(Women on Top in Tech is a series about Women Founders, CEOs, and Leaders in technology. It aims to amplify and bring to the fore diversity in leadership in technology.)
Here is my interview with investor and entrepreneur Sarah Kunst, CEO and founder of Proday, creator of a mobile app which lets you choose workouts from professional athletes and track your progress against them. Proday’s motto: “Workout alongside Professional Athletes. Anytime. Anywhere.”
What makes you do what you do?
I’ve always been a creator and a doer. My passion for technology started young and has only grown with time. I was lucky to grow up in a household with a computer and a local public library with generous free wifi allotments. As I got older, I became just as passionate about business and realized that building a company was the best way to combine my passions for creating and making money. Sports have always been a mainstay in my life and I’ve worked in media for years. All my interests collided about a year ago when I started Proday.co and I’ve never been more fulfilled or challenged.
How did you rise in the industry you are in?
Hard work and helping others. I spent years researching the tech industry, reading all the top VC blogs and tracking the rise of amazing founders. I then started on the ground floor, working in small startups for little pay while helping other startups for free or super low consulting fees on the side. I learned everything I could about as many areas as I could, from how to manage engineers and design wireframes to how to make money and hire people. I never said no to a learning opportunity even though most of them were disguised as hard work with little glory. Helping other people without expecting anything back and working harder than anyone around you is the way to make a name for yourself and build a reputation for integrity and value.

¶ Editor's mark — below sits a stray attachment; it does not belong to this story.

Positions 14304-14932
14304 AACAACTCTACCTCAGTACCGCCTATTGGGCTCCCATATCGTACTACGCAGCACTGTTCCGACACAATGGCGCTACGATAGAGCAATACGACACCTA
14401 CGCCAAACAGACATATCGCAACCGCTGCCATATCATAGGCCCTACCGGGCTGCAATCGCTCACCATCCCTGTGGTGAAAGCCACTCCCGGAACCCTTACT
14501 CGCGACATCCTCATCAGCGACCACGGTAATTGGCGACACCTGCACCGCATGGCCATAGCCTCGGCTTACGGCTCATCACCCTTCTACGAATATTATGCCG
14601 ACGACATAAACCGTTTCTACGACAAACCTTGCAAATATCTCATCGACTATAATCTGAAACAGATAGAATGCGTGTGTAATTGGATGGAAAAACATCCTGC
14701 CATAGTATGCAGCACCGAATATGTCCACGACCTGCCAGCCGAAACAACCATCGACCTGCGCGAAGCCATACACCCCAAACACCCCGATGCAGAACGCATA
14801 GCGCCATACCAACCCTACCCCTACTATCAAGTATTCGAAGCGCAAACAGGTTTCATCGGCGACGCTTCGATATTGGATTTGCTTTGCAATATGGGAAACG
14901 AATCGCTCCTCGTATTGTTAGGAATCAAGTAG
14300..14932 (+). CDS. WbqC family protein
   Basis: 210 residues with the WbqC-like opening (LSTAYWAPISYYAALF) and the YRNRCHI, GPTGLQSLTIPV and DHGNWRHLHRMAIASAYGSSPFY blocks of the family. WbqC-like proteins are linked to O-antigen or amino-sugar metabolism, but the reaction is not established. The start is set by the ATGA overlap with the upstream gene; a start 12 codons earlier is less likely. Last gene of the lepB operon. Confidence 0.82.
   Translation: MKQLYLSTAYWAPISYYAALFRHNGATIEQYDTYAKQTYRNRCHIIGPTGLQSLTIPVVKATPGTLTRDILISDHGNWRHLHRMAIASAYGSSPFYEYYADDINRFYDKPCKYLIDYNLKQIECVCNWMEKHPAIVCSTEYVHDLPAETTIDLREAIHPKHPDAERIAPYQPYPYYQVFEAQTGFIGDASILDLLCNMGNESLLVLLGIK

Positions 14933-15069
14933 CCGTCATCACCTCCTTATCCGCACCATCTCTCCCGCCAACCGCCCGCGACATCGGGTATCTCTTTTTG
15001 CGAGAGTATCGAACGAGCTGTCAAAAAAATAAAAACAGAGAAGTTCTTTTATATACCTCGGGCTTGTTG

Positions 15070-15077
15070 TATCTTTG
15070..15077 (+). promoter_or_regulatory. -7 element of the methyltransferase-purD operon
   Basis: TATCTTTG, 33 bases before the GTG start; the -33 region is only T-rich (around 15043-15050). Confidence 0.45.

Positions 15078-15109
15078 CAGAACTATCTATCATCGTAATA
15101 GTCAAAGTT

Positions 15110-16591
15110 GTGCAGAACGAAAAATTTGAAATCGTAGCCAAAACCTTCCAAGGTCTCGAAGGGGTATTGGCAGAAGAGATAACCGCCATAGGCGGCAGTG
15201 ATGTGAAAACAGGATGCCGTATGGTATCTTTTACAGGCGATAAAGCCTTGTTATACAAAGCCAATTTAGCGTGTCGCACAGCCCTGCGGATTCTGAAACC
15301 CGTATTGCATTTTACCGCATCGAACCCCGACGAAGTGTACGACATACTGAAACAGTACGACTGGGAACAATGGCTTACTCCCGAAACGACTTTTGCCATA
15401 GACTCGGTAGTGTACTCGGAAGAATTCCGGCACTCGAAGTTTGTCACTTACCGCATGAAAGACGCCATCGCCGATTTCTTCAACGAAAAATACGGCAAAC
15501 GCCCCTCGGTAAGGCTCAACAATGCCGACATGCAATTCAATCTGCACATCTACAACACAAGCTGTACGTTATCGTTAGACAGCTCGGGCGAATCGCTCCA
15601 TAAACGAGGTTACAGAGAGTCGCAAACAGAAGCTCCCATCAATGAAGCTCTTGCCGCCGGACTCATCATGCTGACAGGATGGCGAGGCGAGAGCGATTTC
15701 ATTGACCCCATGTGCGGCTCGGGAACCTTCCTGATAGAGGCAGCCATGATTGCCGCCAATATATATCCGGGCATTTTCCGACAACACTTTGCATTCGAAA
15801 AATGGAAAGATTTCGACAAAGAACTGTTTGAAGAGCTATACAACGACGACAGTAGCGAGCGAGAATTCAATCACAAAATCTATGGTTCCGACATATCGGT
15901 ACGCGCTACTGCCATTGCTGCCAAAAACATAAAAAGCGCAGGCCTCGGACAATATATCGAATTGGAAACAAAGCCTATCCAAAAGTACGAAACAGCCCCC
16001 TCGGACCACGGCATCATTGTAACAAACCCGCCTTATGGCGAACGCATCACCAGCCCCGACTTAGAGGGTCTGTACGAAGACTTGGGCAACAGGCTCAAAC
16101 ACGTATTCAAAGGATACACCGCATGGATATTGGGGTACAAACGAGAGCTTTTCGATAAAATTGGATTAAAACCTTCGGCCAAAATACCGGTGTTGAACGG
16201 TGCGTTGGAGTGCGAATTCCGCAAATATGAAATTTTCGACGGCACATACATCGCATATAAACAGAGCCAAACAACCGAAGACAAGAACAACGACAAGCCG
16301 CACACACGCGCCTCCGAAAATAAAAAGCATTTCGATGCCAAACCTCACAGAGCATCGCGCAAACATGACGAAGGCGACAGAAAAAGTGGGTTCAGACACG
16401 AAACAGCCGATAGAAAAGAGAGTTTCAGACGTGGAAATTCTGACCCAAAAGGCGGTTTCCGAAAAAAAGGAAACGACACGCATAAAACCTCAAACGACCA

Do you have a mentor that you look up to in your industries or did you look for one or how did that work?
I’ve been mentored by many people over the years. Often it’s at a distance – people who I may only run into occasionally or who I don’t even know at all but I can study their work and learn from their tweets, interviews and LinkedIn profile. I think having a dedicated mentor who you meet with monthly is nice but often unrealistic. Don’t waste time looking for the perfect mentor, focus on what areas you want to improve in and go study people who are great at those things. If you struggle with operations, learn from people in the military or big companies like GE that are known for their prowess in that area. If you want to be more creative, study artists and designers. Most of us can learn a ton just by reading and observing so that when we do find a mentor in an area that we’d like to improve on, we’re ready for them to help us because we’ve already helped ourselves.
Now as a leader how do you spot, develop, keep, grow and support your talent?
Figure out what kind of leader and person you are, find the holes you need to hire for and then figure out how to find people to fill those holes. I’m a very hands off the manager and I hate repeating myself. I need to find people who are self-directed and listen when I do talk. For me, that means giving potential hires a lot of space and seeing what they can come up with and if they are self-motivated. I also know that I need people who will naturally be organized and proactive about communicating. I turn down a lot of amazing people because they aren’t the right person to work for me. Knowing yourself and what you need from hires makes hiring a lot happier and easier.
Do you consciously or unconsciously support diversity and why?
I very consciously support diversity because I’m greedy. I want to build the most successful company possible and I can’t do that if I focus on only hiring one gender or race. Anyone who’s serious about building a successful company knows they can’t do that without diversity.
What is your take on what it takes to be a great leader in your industry and as a general rule of thumb?
To be a great leader you have to be willing to learn a lot, listen a lot and then take action. Lots of leaders do one or two of those things but it has to be all three. Learn a lot on your own, listen to others who both agree and disagree with your findings and then choose a course of action and take it.
To learn more about Proday, please see http://proday.co.
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